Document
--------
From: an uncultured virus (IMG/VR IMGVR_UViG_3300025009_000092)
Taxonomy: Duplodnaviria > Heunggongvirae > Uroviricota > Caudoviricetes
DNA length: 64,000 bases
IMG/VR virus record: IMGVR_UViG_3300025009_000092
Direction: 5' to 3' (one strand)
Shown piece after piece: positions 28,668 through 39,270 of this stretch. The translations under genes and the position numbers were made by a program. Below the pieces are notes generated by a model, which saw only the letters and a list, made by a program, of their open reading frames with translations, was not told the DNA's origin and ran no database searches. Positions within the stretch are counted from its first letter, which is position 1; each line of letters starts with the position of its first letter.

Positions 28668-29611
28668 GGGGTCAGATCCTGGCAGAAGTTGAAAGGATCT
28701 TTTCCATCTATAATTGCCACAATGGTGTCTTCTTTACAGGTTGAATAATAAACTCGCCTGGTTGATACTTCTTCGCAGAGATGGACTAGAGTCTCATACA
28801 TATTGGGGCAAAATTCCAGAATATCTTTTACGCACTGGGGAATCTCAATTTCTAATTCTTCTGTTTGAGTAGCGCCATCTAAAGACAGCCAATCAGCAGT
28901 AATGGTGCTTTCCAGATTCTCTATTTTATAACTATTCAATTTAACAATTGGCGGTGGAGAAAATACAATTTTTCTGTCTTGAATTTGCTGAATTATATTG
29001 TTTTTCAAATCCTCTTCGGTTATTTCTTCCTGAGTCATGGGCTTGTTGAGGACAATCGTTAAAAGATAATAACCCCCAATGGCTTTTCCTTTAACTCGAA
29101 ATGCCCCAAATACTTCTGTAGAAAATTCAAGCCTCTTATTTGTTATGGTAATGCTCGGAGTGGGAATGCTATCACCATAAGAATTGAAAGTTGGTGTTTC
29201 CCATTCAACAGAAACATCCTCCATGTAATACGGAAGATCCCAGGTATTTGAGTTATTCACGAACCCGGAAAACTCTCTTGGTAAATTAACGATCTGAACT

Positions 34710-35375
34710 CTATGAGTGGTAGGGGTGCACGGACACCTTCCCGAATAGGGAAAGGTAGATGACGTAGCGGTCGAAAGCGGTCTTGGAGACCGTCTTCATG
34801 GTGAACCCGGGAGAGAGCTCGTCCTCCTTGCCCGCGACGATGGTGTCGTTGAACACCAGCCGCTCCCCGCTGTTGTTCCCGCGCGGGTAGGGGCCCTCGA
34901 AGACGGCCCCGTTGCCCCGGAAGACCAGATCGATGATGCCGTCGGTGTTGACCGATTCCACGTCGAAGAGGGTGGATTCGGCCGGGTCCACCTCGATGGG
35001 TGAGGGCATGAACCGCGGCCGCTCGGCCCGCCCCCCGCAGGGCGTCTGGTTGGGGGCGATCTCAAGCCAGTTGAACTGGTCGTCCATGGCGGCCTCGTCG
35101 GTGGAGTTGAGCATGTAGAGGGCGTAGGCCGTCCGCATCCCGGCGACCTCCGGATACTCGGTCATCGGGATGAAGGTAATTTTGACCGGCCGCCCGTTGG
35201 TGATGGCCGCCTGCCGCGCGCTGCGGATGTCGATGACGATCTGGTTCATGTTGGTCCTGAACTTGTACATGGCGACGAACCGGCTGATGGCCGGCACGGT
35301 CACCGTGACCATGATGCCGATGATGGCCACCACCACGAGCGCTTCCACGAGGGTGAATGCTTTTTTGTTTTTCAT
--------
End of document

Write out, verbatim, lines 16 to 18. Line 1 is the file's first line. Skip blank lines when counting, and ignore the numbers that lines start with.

34710 CTATGAGTGGTAGGGGTGCACGGACACCTTCCCGAATAGGGAAAGGTAGATGACGTAGCGGTCGAAAGCGGTCTTGGAGACCGTCTTCATG
34801 GTGAACCCGGGAGAGAGCTCGTCCTCCTTGCCCGCGACGATGGTGTCGTTGAACACCAGCCGCTCCCCGCTGTTGTTCCCGCGCGGGTAGGGGCCCTCGA
34901 AGACGGCCCCGTTGCCCCGGAAGACCAGATCGATGATGCCGTCGGTGTTGACCGATTCCACGTCGAAGAGGGTGGATTCGGCCGGGTCCACCTCGATGGG